Now that we've so thoroughly messed up the planet that even the most disturbing ideas for fixing it gain attention, I'd like to comment on a few of the more recent ideas. Before I do, however, I'd like to comment on the nature of science, and scientists, in the 21st century.
First, science is based on the principle that any idea, no matter how well accepted, could be overturned tomorrow if evidence belied its accuracy. The problem begins when scientists put their ideas into action in the real world in order to create a situation that ‘proves' their idea. When, as often happens, the idea is later disproved, scientists go back to the drawing board, but the real world is inevitably altered, and rarely for the better.
I always like to use gypsy moths as an example. In the middle of the nineteenth century, an amateur lepidopterist named Leopold Trouvelot imported gypsy moths believing they could be cross-bred with silk worms to make the species hardier.
The gypsy moth escaped from Trouvelot's lab. Spraying commenced, first with Paris Green, or copper acetoarsenite (a highly toxic insecticide), and then with DDT, which put a large number of bird species at risk of extinction. It failed to eradicate the pest, and today it strips more than 1.6 million acres of forest per year, primarily beech, birch, oak and aspen. This eradication effort has cost $30 million per year over the last twenty years.
A newer example would be the activities of the German research vessel Polarstern, which - under the auspices of German and Indian scientists - dumped 20 tonnes of iron sulfate in the Southwest Atlantic. This program, known as LOHAFEX (Loha is the Hindi word for iron, and FEX stands for fertilization), is supported by the German science ministry, which argues that the parameters agree with environmental standards and international law.
Iron sulfate is known to encourage algae blooms. Algae absorb carbon dioxide, or CO2, and naturally sequester it when they die and sink to the ocean floor. The results are likely to be lackluster. The Polarstern will stay in the area for six weeks to give scientists aboard the opportunity to observe the growth and decay of an artificially-induced bloom and measure the amount of CO2 withdrawn.
Previous studies, in 2004 and 2005 near Crozet archipelago, showed that adding iron to oceans results in 77-percent less carbon sequestered than does a natural bloom. More important, carbon density at 3,000 meters (where carbon is locked away for centuries) was just 3 percent of that recorded at 100 meters.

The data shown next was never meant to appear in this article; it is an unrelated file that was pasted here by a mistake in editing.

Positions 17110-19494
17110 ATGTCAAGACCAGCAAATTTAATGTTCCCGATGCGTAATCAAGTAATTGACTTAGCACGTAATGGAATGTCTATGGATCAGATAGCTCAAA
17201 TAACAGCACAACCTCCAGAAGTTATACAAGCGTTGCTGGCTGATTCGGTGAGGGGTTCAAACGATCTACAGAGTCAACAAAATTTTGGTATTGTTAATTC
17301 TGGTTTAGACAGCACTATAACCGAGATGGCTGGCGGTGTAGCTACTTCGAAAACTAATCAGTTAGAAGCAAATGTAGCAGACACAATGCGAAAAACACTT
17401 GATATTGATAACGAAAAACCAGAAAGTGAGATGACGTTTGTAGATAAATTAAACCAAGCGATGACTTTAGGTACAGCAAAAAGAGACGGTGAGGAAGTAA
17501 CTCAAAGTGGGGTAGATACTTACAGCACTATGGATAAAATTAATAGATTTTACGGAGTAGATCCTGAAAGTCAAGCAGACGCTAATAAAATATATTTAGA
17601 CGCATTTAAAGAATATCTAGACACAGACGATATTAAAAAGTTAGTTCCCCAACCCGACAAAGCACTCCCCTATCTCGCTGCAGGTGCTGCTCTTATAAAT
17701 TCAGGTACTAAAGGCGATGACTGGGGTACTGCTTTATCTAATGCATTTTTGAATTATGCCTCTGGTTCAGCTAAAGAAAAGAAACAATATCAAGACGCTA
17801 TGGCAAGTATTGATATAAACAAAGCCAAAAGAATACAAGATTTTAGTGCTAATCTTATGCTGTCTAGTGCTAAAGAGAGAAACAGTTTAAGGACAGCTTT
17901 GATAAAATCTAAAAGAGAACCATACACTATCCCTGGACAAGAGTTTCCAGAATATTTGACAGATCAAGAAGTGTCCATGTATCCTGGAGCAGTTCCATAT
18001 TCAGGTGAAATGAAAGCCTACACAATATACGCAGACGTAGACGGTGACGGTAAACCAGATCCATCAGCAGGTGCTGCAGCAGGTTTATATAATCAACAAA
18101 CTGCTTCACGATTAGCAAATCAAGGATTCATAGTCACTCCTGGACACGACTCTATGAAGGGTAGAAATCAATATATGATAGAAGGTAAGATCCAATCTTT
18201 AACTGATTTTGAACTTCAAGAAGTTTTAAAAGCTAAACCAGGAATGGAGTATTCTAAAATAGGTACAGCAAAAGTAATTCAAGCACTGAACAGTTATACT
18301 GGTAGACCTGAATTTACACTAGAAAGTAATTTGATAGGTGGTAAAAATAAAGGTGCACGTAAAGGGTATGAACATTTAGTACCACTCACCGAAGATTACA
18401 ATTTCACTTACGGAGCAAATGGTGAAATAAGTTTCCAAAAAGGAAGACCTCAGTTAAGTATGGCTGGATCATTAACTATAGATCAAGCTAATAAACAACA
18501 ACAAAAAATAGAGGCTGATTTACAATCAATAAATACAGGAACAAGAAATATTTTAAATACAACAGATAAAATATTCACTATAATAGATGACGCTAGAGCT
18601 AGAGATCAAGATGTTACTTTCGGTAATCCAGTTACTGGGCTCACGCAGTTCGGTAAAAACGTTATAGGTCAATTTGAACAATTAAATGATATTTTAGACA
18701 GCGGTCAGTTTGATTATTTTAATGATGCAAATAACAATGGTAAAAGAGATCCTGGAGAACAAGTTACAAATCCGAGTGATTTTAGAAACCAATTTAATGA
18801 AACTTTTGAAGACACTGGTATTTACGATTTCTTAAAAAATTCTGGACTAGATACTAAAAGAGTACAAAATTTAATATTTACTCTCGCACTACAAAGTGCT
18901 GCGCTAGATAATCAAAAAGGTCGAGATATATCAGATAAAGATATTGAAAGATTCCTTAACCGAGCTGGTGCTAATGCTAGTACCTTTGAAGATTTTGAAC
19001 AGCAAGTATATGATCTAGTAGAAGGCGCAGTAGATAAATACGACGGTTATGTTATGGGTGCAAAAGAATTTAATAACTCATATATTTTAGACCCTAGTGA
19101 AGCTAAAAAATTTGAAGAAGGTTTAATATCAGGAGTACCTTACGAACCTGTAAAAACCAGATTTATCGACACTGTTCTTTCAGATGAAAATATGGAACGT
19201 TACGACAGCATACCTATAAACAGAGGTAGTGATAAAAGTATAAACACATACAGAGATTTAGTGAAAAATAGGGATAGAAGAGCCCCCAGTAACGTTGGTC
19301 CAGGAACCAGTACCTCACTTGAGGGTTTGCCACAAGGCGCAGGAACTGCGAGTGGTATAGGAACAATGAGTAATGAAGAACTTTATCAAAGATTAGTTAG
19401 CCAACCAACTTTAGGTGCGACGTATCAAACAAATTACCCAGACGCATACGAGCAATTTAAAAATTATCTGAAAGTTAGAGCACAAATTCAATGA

According to a recent paper published in the science journal Nature (subscription only), the Crozet experiment fell 15 to 20 times short of geoengineering estimates, which had touted the effectiveness of the iron fertilization technology. It's highly likely LOHAFEX will do the same, unless the numbers can be tortured into confessing what the scientists on board the Polarstern choose to believe.
Scientists aboard the Polarstern also want to study the effect of iron fertilization on zooplankton like krill, the main food source of Antarctic penguins. Krill have declined by 80 percent over the past few decades. Hopefully, the LOHAFEX experiment will not lead to further depletion, but that's as likely an outcome as anything.
As if the LOHAFEX experiment wasn't enough of a reach, along comes another geoengineering proposal; sequester carbon dioxide by dumping crop waste into the ocean.
The first thing that comes to my mind is all the tons of fertilizers, pesticides and herbicides used on crops around the world. How can this possibly help our oceans, which are already so polluted and acidic nothing but jellyfish are thriving?
The proposal, coming in the form of a paper published by Stuart Strand, a University of Washington research professor, appeared recently in the journal Environmental Science and Technology (published by the American Chemical Society). Strand happily suggests that sinking 30 percent of the world's crop residues (representing 600 megatons of carbon) in 1,500 feet of water in the world's oceans would reduce world carbon dioxide output from 4,000 megatons to 3,400 megatons, or a 15-percent decrease.
The method, Strand says, is more successful in sequestering carbon than any other process, including leaving it in fields or using it for ethanol, which is only 32-percent efficient. The 15-percent figure takes into account carbon transfer during harvest and transportation, Strand asserts, and the technology achieves a 92-percent efficiency rating.
Because deep ocean waters don't mix with surface currents, the sequestration is assured, and the colder water at that depth prevents decay of the organic matter. Additionally, if the waste is dumped near alluvial fans off the continental shelves, the waste would eventually be buried by silt from the rivers that flow into said oceans.
Unfortunately, neither Strand nor co-author Gregory Benford, have said anything about the escape of toxic chemicals the world's farmers use every day to encourage growth, deter pests and prevent weeds - chemicals that can't possibly be beneficial to oceans struggling to maintain fragile ecospheres in the face of man's continuing depredations.
Strand and Benford, physics professor at the University of California, Irvine, insist this is a good idea. I call BS.